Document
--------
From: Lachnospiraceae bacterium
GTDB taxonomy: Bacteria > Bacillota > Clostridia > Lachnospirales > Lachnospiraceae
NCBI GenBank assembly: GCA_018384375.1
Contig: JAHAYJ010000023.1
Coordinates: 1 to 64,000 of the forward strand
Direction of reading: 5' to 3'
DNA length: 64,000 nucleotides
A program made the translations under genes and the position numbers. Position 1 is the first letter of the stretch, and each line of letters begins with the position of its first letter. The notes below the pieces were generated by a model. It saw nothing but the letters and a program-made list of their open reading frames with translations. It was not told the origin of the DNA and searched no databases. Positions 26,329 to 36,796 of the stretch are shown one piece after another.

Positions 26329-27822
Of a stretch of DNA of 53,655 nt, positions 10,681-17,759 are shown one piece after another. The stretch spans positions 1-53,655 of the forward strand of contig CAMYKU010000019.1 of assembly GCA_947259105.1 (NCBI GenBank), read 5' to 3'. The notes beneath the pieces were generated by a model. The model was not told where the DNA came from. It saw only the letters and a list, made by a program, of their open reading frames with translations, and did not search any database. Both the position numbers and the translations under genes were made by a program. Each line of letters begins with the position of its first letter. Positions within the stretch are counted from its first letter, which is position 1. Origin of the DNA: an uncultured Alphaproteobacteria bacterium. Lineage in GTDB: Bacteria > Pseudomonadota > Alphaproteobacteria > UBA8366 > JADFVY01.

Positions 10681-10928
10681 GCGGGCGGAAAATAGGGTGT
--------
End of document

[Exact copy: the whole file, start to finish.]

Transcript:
From: Lachnospiraceae bacterium
GTDB taxonomy: Bacteria > Bacillota > Clostridia > Lachnospirales > Lachnospiraceae
NCBI GenBank assembly: GCA_018384375.1
Contig: JAHAYJ010000023.1
Coordinates: 1 to 64,000 of the forward strand
Direction of reading: 5' to 3'
DNA length: 64,000 nucleotides
A program made the translations under genes and the position numbers. Position 1 is the first letter of the stretch, and each line of letters begins with the position of its first letter. The notes below the pieces were generated by a model. It saw nothing but the letters and a program-made list of their open reading frames with translations. It was not told the origin of the DNA and searched no databases. Positions 26,329 to 36,796 of the stretch are shown one piece after another.

Positions 26329-27822
Of a stretch of DNA of 53,655 nt, positions 10,681-17,759 are shown one piece after another. The stretch spans positions 1-53,655 of the forward strand of contig CAMYKU010000019.1 of assembly GCA_947259105.1 (NCBI GenBank), read 5' to 3'. The notes beneath the pieces were generated by a model. The model was not told where the DNA came from. It saw only the letters and a list, made by a program, of their open reading frames with translations, and did not search any database. Both the position numbers and the translations under genes were made by a program. Each line of letters begins with the position of its first letter. Positions within the stretch are counted from its first letter, which is position 1. Origin of the DNA: an uncultured Alphaproteobacteria bacterium. Lineage in GTDB: Bacteria > Pseudomonadota > Alphaproteobacteria > UBA8366 > JADFVY01.

Positions 10681-10928
10681 GCGGGCGGAAAATAGGGTGT